The attorney who represented Jourdan at his first and second trial, as well as on the appeal from his conviction, testified at the post conviction hearing that the judge at the first trial declared a mistrial on his own motion, that Jourdan did not "personally concur" with the declaration of a mistrial, and that "[h]e wanted to know why we weren't going to trial. I tried to explain to him why we weren't." He confirmed that the proceedings after the recess relating to the declaration of a mistrial took place at the bench, out of the hearing of Jourdan.

The last witness at the post conviction hearing was Jourdan. Initially, Jourdan testified concerning the numerous letters and motions which, before his trial, he had sent to judges, courts, the Legal Aid Bureau and attorneys, seeking a speedy trial because "I was being held in the south wing of the Maryland Penitentiary without a conviction." He stated that, for the same reason, he did not on May 21, 1971, want a continuance or a mistrial. All of his witnesses were present, and he wanted to be tried. As to whether he understood what was going on and objected, the following appears:

"A. The Honorable Judge called the jury back and told them they could go home. "Q. I see. Did you fully understand what was going on, on the 21st of May? "A. Yes, sir, I knew that I had to go back to the south wing of the penitentiary because they wouldn't hear my case. "Q. Did you object to that? "A. I made numerous objections to my lawyer, telling him I didn't want no continuance. I was tired of being continued. I had been continued for ... months."

Later in the hearing, Jourdan reiterated that he at no time consented to a mistrial.3

At the conclusion of the post conviction hearing, Judge Taylor delivered an oral opinion, holding that Jourdan had not been denied his right to a speedy trial. With respect to the question of double jeopardy, Judge Taylor found that Jourdan "did not consent to the granting of the mistrial" and that the court on May 21, 1971, granted the mistrial on its own.

Judge Taylor further found, based upon the testimony of the Deputy State's Attorney and the Assistant State's Attorney, that the practice in the State's Attorney's office at the time of Jourdan's first trial was that if a judge became available to try a case scheduled for that day, and if the member of the State's Attorney's staff who was assigned the case was engaged in another matter, and if another member of the State's Attorney's staff became available to prosecute the case, the case "will be pulled from the person originally assigned it, and then it would be tried by the [member of the] State's Attorney['s staff] that is free and available." Judge Taylor found that in accordance with this practice, the Deputy State's Attorney on May 21, 1971, received Jourdan's cases from another member of the State's Attorney's staff to whom the cases had been assigned, that he ascertained that all witnesses were present, and that he took ten minutes to review the matter and then proceeded to trial. Judge Taylor went on to find that when the Deputy State's Attorney became ill, another Assistant State's Attorney, Mr. Muskus, was available and could have similarly handled the trial that day. He further found that it was not too late in the day to have proceeded with the trial. Judge Taylor concluded "that the court committed error in granting a mistrial sua sponte." Consequently, he held that Jourdan's retrial violated the prohibition against double jeopardy.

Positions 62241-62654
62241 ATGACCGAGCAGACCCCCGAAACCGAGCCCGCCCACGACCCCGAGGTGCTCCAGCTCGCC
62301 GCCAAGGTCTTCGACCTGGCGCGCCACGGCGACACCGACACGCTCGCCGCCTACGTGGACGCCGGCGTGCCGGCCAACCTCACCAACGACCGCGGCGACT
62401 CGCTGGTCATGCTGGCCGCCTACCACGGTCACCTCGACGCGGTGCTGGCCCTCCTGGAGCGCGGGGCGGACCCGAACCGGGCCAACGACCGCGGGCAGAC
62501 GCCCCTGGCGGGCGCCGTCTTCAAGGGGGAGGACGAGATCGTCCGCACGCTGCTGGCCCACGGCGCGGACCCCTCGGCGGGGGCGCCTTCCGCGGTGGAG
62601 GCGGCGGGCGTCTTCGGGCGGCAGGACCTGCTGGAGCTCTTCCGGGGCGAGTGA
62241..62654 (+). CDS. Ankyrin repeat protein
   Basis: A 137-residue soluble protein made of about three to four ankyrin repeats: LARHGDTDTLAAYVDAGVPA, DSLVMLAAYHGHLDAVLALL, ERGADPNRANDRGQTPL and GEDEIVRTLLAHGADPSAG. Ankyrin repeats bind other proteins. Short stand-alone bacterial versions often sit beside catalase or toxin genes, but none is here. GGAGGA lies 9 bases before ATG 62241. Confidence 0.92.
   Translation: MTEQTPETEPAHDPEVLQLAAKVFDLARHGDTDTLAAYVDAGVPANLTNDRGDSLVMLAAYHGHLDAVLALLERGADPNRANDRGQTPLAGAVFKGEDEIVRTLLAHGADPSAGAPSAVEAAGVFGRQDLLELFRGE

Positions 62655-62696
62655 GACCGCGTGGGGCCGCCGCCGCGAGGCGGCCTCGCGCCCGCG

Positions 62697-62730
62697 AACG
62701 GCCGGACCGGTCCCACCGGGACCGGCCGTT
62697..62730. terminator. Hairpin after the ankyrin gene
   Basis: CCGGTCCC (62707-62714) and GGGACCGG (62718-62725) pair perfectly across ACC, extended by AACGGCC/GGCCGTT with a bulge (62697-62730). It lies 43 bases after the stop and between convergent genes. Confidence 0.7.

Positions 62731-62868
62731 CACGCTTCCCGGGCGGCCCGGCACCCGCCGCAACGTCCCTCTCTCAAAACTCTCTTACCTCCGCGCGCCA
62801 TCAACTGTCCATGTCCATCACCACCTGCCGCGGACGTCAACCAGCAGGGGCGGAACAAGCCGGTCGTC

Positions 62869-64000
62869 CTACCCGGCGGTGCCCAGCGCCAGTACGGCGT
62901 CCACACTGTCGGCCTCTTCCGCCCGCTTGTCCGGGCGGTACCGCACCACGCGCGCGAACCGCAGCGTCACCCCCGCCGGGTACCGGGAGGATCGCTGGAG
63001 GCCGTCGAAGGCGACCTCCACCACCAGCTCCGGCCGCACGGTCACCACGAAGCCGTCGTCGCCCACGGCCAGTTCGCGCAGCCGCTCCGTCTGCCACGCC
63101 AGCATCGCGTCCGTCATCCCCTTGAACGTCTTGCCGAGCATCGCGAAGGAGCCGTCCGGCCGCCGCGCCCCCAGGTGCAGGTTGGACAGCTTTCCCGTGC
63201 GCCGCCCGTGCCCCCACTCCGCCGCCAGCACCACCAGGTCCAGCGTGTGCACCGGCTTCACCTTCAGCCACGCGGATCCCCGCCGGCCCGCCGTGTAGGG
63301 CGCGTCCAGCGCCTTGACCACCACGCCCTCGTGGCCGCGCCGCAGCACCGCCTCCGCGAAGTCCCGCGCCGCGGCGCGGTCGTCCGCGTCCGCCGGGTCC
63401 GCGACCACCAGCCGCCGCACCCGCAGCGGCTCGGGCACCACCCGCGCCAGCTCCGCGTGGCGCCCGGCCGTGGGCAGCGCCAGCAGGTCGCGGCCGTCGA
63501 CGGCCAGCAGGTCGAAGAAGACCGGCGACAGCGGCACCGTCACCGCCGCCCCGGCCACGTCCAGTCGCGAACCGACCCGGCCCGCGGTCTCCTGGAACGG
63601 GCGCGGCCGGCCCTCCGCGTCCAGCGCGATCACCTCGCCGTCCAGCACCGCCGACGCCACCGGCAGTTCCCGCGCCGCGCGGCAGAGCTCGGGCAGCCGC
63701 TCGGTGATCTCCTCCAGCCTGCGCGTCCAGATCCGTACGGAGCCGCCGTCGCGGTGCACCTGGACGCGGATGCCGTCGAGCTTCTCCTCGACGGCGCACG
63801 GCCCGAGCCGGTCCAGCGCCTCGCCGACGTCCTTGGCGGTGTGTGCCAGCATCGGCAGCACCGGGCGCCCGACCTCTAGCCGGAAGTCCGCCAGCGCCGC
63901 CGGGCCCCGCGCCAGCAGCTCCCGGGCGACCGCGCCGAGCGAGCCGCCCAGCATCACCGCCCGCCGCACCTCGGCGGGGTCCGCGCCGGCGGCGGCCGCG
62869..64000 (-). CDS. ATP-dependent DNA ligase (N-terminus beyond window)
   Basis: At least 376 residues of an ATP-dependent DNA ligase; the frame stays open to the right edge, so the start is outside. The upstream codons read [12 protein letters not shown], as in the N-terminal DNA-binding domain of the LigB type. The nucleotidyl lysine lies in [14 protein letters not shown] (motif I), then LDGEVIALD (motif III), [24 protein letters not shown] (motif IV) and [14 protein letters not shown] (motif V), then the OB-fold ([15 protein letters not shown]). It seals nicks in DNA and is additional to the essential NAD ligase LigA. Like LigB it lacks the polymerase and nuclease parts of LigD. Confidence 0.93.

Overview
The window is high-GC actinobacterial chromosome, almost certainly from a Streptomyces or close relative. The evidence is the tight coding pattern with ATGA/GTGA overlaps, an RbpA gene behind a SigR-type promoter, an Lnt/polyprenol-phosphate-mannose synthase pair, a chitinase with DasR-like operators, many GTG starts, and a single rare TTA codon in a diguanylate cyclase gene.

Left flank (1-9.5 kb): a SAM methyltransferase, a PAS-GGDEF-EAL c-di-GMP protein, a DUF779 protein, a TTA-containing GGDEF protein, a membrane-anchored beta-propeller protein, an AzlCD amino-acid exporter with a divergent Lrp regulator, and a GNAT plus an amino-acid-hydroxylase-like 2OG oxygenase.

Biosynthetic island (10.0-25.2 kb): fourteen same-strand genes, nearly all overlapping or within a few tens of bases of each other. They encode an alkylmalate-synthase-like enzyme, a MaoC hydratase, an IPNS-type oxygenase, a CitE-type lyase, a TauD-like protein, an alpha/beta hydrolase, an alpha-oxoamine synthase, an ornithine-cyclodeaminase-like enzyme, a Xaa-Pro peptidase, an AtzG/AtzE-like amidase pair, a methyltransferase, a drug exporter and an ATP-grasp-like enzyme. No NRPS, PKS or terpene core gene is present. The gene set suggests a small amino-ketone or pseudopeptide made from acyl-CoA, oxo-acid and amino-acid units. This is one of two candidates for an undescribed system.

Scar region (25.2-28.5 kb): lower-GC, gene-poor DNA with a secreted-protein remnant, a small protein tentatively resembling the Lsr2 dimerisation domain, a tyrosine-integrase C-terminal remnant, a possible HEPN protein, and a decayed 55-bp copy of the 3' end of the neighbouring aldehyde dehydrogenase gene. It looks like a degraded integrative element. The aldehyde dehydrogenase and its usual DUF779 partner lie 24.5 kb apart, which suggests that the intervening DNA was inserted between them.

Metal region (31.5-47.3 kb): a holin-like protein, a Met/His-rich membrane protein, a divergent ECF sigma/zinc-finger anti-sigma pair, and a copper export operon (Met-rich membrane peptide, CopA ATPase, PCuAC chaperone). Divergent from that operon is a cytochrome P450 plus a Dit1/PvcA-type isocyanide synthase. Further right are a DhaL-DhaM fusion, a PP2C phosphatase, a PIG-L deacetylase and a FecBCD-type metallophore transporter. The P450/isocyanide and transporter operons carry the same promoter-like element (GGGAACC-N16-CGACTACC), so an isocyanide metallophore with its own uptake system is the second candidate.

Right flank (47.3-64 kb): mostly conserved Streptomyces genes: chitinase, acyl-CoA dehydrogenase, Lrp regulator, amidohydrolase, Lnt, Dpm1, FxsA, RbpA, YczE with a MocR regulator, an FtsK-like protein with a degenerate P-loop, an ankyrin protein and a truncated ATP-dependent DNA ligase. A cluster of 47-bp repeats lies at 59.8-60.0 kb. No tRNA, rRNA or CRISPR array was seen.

While finding that there was no consent to a mistrial, and that there was no "evidence to indicate that he [Jourdan] was personally and individually aware of the right to raise the issue of [double] jeopardy," Judge Taylor indicated that he was concerned about granting relief to Jourdan on double jeopardy grounds because of the failure of Jourdan's court appointed attorney to raise the double jeopardy issue after the first trial. However, he held that the failure of Jourdan's attorney to raise the double jeopardy issue in connection with the second trial, particularly after being alerted to the issue by the Assistant State's Attorney at the first trial, constituted inadequate representation by counsel.

In a subsequent written opinion and order, filed December 17, 1973, Judge Taylor stated that the attorney's "failure to raise the [double jeopardy] issue leads this court to conclude that Mr. Jourdan was denied the effective assistance of counsel." It was ordered that the conviction and sentence in number 11,137 be set aside.